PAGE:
Book Review: Jade Legacy by Fonda Lee

Wow. The thrilling conclusion to the miraculous Green Bone Saga left me breathless till the very end, not wanting it to end and to find myself torn asunder from this incredible universe. Typically I am wary of fantasy series and have a bit of a stigma about trilogies; so often they are publishing’s way to make a commercial success of an idea that only has the stamina for one book. This was thankfully not the case with Jade Legacy by Fonda Lee, the third and final book of this gripping and adventure-filled Asian-inspired fantasy series. 

In this book, a 713-page whopper, we are once again thrust into the fortunes, tragedies and loves of the Kaul family, the leaders of the No Peak clan as it seeks to assert itself in the geopolitical tides beyond Kekon’s borders. A now familiar and well-loved cast of characters has become as familiar as a family we’ve grown up with, watching with awe as they earn our trust, respect and loyalty. Make no mistake, I’m a Green Bone loyalist. I am a complete and total nerd for this series. I’m not even a big fan of martial arts flicks or gangster movies and books, but this series is so much more than that. This series won my heart and makes me want to be green in the soul.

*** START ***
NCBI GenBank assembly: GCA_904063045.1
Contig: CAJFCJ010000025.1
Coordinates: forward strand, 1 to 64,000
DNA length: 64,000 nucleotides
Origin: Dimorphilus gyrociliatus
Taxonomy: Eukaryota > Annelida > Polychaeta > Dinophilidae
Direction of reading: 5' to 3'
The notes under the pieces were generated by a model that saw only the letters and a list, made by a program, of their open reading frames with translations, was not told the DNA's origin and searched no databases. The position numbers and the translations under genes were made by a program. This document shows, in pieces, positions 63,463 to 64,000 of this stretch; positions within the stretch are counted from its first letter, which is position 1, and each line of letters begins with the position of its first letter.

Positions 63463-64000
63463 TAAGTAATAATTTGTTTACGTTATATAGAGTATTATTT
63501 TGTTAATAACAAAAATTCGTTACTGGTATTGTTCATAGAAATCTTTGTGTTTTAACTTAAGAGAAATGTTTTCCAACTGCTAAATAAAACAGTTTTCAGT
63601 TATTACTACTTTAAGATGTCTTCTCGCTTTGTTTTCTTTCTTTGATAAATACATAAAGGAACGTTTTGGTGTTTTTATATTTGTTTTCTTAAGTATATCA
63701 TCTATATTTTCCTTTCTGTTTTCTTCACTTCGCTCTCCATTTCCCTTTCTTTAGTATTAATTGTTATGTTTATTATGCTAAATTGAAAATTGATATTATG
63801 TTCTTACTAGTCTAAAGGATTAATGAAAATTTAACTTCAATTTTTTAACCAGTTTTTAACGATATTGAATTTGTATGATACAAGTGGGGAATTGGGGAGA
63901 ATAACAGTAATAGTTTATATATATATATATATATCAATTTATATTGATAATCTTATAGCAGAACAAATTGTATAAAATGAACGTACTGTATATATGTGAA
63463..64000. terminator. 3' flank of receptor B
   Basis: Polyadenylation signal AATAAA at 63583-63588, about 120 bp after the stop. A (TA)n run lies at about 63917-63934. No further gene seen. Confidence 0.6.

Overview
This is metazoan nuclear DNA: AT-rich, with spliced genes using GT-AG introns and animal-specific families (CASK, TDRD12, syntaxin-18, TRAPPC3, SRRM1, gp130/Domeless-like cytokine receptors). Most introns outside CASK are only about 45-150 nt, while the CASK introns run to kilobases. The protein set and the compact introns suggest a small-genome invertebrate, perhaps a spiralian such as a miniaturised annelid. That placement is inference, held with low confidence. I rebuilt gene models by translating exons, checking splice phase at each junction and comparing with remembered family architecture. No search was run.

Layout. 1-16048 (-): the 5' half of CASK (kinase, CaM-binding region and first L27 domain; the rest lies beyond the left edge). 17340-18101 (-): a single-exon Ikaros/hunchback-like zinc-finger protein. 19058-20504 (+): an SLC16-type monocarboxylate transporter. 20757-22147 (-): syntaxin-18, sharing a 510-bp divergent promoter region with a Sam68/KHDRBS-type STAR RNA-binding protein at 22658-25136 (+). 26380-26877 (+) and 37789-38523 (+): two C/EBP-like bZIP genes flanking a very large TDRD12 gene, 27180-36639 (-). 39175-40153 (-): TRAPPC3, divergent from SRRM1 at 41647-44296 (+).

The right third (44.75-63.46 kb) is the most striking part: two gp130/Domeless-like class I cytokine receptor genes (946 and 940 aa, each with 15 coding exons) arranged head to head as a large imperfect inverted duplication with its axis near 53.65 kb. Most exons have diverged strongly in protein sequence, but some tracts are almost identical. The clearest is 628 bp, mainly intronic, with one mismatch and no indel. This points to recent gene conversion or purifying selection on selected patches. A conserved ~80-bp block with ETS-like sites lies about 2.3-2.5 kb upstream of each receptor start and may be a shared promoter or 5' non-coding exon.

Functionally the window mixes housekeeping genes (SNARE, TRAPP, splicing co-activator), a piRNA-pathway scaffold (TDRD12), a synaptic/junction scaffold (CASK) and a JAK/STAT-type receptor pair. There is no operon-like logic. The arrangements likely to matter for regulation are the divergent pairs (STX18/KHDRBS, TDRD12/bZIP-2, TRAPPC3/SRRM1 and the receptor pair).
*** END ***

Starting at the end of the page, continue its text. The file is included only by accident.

In the third book we watch Anden find love, become a doctor, use his influence with the clan as a way to win international respect for jade medicine, and soar to even greater heights, all without using jade to become the killer he had once feared he’d become at age 18. We follow Shae as she finds love with her longtime advisor, gives birth to a daughter, and realizes that what makes jade special is not the gemstones themselves and their unique power, but the integrity of the warriors who wear them. We also see her grow the Weather Man’s office into a complex, powerful international enterprise. And finally there is Hilo, who started out as a hotheaded, reckless young Pillar and has since evolved into a compassionate leader who commands respect even from his enemies.